Fastest ever tab/yomp time in MPH ? list yours!

#1
I was just wondering what the fastest ever tab/yomp on recorded MPH was.

What are the PARA and Marine records for it, (i gather paddy doyle is no longer the record holder?)
 
#2
and Is 8 mph a fast tab?
 
#3
Eight miles in under two hours, cross country round the back of Vimy Barracks back in 92. In the middle of a fucking blizzard and trudging through two feet of snow.

Tam
 
#4
fishfinger said:
I was just wondering what the fastest ever tab/yomp on recorded MPH was.

What are the PARA and Marine records for it, (i gather paddy doyle is no longer the record holder?)

and Is 8 mph a fast tab?
Can you define 'tab' and 'yomp'?
 
#8
The fastest TAB I ever did was a mile in 2 minutes up Queen's Avenue, carrying a Burton's tailor's dummy whilst a fat youth trailed far behind shouting 'Come back you thieving bastard'

The second fastest was a Regal King Size in under 15 seconds whilst waiting to be sentenced.
 
#9
8 miles in 1hr 12 mins, followed by a brecon 2 miler 14 min 15 secs, needles to say our pti (who shall remain nameles) was a sadistic soab who later went on to join the maniacs from brecon, that was in my younger days now i can do 8 miles in 8 mins, the wonders of vehicular technology lol
 
#10
45 miles, umpteen thousand feet of vertical, 65lbs, 14 1/2 hours (on a double bag ration)

Not me, of course, but some hunky Royal Marine chappy way up ahead.... must have smelled the barn.
 
#11
Eight miles in under two hours, cross country round the back of Vimy Barracks back in 92. In the middle of a fucking blizzard and trudging through two feet of snow.

Tam
Was that before or after you had to walk to school as well. ;-)
 
#13
#14
How about fastest time in full EOD kit?

EOD Marine breaks bomb suit run world record



9/8/2009 By Cpl. Ryan Young , 2nd Marine Aircraft Wing (Fwd)

SAHL SINJAR, Iraq — The morning sky over Sahl Sinjar, Iraq, is barely lit by the sun, which has not yet broken past the horizon as most Marines throughout the forward operating base are getting their final moments of sleep. Meanwhile, a Marine explosive ordnance disposal technician sits on the back steps of a mine resistant ambush protected vehicle parked in the sand near a desolate stretch of road aboard the base. The road will soon be used by various convoys of vehicles moving troops and equipment as the day goes on, but first the Marine gets suited up in an EOD bomb suit and the stretch of road will be the scene of a new world record. Staff Sgt. Jeremy Herbert, the explosive ordnance technician team leader for Marine Wing Support Squadron 271, Sahl Sinjar detachment, surpassed the previous world record time for a one-mile run in a bomb suit aboard Sahl Sinjar Sept. 1, 2009, to raise awareness for the EOD Memorial Foundation and fallen service members.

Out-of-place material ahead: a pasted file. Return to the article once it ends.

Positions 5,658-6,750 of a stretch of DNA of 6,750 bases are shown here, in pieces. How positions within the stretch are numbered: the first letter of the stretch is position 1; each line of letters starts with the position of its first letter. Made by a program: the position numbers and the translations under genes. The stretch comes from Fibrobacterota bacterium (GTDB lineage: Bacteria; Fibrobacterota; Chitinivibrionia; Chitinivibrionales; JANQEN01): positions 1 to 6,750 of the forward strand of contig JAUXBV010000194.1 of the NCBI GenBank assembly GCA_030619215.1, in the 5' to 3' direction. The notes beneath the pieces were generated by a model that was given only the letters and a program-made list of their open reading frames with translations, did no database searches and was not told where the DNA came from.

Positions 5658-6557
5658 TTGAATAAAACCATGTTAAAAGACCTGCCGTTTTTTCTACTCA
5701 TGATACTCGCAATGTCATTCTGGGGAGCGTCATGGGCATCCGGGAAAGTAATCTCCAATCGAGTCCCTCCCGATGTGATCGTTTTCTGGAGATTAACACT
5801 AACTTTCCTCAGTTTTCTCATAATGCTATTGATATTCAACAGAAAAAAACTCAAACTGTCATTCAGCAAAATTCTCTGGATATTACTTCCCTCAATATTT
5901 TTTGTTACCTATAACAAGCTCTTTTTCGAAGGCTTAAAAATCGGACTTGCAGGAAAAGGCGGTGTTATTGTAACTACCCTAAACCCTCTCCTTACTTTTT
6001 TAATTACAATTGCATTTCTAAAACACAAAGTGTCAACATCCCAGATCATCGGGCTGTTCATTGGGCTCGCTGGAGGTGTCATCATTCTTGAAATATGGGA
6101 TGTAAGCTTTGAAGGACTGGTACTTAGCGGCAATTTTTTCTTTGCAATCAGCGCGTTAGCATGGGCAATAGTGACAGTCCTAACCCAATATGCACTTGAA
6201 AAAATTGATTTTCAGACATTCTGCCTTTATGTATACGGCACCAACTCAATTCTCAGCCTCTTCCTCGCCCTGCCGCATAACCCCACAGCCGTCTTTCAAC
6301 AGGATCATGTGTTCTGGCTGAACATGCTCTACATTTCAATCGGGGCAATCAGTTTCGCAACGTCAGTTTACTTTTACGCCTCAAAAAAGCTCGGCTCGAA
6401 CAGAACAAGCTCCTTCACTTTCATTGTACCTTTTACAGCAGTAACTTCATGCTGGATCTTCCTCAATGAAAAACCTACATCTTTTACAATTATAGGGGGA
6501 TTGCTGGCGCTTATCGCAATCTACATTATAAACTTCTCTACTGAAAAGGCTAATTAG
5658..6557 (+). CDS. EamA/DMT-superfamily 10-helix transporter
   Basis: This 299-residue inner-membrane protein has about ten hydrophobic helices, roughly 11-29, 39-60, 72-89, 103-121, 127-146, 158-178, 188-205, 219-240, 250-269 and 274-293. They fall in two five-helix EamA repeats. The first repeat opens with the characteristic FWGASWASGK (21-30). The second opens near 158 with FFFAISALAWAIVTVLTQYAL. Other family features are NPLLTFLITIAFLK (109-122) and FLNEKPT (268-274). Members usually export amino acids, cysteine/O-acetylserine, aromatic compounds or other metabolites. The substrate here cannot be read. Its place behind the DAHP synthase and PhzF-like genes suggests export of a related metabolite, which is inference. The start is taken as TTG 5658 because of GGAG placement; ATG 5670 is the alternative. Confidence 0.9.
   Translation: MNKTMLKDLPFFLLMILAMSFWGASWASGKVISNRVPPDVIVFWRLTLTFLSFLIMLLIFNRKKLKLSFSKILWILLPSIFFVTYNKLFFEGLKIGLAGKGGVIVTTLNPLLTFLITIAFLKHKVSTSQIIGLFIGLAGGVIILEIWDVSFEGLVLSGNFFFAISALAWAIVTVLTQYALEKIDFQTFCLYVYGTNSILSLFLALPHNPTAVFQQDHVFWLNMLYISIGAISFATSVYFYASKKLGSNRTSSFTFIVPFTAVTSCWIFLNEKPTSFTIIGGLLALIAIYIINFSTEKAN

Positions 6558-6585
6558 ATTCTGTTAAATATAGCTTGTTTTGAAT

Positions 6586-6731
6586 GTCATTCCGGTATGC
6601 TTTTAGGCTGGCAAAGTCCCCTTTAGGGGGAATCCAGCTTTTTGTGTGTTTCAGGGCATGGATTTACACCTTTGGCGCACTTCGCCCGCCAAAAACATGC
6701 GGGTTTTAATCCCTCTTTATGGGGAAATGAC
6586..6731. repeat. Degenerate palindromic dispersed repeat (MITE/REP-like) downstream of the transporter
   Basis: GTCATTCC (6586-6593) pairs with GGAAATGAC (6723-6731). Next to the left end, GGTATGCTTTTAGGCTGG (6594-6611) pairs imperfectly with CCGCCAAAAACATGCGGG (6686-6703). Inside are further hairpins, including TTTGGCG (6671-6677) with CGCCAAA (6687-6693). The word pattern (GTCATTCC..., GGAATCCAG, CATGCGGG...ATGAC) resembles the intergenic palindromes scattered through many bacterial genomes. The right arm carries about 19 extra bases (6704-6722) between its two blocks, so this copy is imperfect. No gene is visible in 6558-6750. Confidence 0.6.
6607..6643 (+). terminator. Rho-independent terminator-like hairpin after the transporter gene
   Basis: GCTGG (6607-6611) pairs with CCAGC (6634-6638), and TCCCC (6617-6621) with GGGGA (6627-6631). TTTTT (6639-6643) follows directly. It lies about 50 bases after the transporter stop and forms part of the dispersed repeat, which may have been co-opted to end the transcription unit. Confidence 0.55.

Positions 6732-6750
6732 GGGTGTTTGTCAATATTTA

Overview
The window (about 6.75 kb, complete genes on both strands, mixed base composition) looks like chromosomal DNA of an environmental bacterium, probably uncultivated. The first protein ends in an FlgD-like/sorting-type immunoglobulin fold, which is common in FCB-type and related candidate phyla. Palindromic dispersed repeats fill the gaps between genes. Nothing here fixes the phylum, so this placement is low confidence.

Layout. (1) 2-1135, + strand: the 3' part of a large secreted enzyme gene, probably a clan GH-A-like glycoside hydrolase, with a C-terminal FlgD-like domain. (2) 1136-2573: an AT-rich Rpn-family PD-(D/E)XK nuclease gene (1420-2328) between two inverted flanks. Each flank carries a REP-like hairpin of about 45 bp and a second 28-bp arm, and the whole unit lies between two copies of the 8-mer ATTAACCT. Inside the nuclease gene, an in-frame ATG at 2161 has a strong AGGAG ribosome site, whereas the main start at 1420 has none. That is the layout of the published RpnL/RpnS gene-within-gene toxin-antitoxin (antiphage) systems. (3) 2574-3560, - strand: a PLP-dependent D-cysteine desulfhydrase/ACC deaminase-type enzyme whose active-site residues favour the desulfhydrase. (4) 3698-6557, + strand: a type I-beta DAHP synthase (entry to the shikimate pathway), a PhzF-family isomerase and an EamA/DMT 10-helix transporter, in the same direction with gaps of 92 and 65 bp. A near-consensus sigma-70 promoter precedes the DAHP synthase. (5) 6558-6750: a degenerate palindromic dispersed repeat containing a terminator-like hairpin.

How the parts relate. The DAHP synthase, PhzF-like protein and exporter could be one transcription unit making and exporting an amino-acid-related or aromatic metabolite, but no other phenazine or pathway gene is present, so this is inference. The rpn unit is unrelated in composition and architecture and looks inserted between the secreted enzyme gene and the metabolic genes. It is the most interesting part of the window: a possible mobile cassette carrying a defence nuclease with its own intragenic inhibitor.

“Since I have been an EOD technician, 10 EOD techs that I have personally known, either through training or working with them, have died trying to render safe explosive hazards,” said Herbert. “I think this was a good way to honor them and honor their memory … by doing something challenging that requires hard work and dedication to accomplish.”
Herbert first heard of the EOD bomb suit world record run in February when Navy Lt. Jonathon Kehoe set the original record at 10:13 for the same cause while serving in Iraq. Herbert said he decided to take on the challenge as soon as he read about the world record. He began training for the run when he arrived aboard Sahl Sinjar in April. The record didn’t sound hard to Herbert at first, that is until his first attempt clocked in at 14 minutes.
“That was when I realized how much work and dedication I was going to have to put into it,” explained Herbert.